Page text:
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Thinking Plague - In This Life CD (album) cover


Thinking Plague



4.03 | 78 ratings

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4 stars 'In This Life' is the 3rd album by Thinking Plague. In many ways this represents a crossroads in TP's career. Some components are ending now but on the other hand, new things are starting to happen. In a way, this was the last album for TP in their incarnation as a band during the 80's. A band in terms of a crew of people that create together, influence each other, fertilize each other's imaginations, live in the same place, rehearsing and performing together.

Later on,TP made two masterful works, one in the 90's, one in the 2000's, but somehow, this is not a band anymore, in the usual manner. Actually there were also line up changes in the 80's; indeed in the future there will still be a steady core of people in TP. Moreover, the successor album 'In Extremis' is also 'bandish' as well. However, it is not the same. I claim that in the 80's Thinking Plague was a true band, much more than afterwards. So this is the last chance to listen to TP as a band, in the traditional manner.

On the other hand, exciting things are beginning to happen. The compositions here are more consolidated than ever before, more mature, and less experimental (not that experimentation is that bad). According to any musical parameter that I know of, these are perfect compositions - and so beautiful. In addition to great melodies, intricate harmonies, well structures, and very complex rhythms, a serious effort has been made in the arrangements and the instrumentations. For now, each instrument gets its own line and could be listened to as a separate line, but all together they somehow combine in a peculiar way to create that unique TP sound. Above all those musical parameters, Mike Johnson appears as a true composer, who knows what he wants to say, and how to get his listeners there. This process will be wider, deeper and more refined in the coming years. Here is the start of this process.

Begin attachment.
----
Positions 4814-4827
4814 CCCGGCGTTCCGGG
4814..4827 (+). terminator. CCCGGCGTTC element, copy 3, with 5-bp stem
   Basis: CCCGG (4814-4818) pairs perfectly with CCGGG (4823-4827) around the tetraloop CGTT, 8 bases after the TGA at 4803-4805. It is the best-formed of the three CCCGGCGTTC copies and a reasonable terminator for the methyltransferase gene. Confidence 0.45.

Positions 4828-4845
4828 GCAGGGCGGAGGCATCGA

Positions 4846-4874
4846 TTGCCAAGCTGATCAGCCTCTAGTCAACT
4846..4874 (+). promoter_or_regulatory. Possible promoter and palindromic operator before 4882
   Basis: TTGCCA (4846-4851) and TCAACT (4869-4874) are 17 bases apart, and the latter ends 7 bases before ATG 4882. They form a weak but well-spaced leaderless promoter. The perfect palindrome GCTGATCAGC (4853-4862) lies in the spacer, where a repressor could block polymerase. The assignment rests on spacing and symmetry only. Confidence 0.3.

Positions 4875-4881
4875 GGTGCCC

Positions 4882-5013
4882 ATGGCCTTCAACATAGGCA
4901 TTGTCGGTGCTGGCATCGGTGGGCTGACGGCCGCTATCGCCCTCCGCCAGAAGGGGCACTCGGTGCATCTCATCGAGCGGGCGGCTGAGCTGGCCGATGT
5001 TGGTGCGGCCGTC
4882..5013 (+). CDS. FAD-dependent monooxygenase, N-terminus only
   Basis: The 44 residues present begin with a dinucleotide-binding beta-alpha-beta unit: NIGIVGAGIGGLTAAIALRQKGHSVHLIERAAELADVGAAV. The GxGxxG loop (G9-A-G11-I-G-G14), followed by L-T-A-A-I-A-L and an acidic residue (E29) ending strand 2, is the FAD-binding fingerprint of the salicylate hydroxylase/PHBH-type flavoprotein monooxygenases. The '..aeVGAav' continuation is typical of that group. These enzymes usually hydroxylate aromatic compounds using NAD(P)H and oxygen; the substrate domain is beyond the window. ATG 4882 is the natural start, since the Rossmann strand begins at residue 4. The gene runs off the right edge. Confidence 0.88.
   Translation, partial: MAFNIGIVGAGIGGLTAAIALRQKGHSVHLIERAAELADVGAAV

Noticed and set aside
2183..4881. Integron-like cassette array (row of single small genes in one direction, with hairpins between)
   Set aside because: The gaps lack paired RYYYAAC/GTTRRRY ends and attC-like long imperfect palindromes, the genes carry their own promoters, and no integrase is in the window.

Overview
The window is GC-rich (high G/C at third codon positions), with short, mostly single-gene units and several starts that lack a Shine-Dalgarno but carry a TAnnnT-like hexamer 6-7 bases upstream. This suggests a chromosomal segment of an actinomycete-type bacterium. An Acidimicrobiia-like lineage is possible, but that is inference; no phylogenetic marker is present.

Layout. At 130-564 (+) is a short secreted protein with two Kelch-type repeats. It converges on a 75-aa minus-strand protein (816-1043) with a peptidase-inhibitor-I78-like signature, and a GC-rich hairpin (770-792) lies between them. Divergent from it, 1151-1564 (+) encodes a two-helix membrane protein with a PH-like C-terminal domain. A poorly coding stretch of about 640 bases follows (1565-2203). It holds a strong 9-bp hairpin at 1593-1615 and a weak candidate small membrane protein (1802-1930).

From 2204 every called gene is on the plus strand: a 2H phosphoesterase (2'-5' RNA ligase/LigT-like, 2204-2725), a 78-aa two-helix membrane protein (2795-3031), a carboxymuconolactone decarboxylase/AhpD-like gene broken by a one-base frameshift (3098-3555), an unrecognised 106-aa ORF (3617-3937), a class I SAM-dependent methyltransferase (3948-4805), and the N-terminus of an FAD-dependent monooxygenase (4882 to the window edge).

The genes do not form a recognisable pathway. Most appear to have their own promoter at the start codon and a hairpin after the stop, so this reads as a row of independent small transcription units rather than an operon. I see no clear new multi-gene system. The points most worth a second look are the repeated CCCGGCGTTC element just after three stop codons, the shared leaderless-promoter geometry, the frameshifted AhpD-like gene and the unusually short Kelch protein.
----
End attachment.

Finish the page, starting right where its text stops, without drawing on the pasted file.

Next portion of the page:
However, Johnson is not alone in the compositions: vocalist Susanne Lewis has a significant contribution to the compositions in some melodies, and also one complete song of her own, 'The Guardian', a charming and catchy song. While I cannot be absolutely sure which melody line belongs to Johnson and which belongs to Lewis (although I have my own guesses), the overall result gains more accessibility in the melodies, and this is one parameter that turns this album into TP's most accessible album, and an excellent starting point to TP's discography.

Compared to the previous album 'Moonsongs', and also to the subsequent album, 'In Extremis', the atmosphere is calmer, mellower, and less extroverted. So this is a mellower album in between two strong, extroverted albums. In addition to the 'predictable' electric guitar, Mike Johnson has chosen to add a lot of acoustic guitars, and usually his guitar is angular, sharp, vivacious, but it also could be soft and sentimental. Another important element here is ethnic sounds and musical ideas, just one minute before everybody was doing that in the 90's. Sound and melodies from the Middle East and the Far East are mixed together with more Western attitudes, in a peculiar way.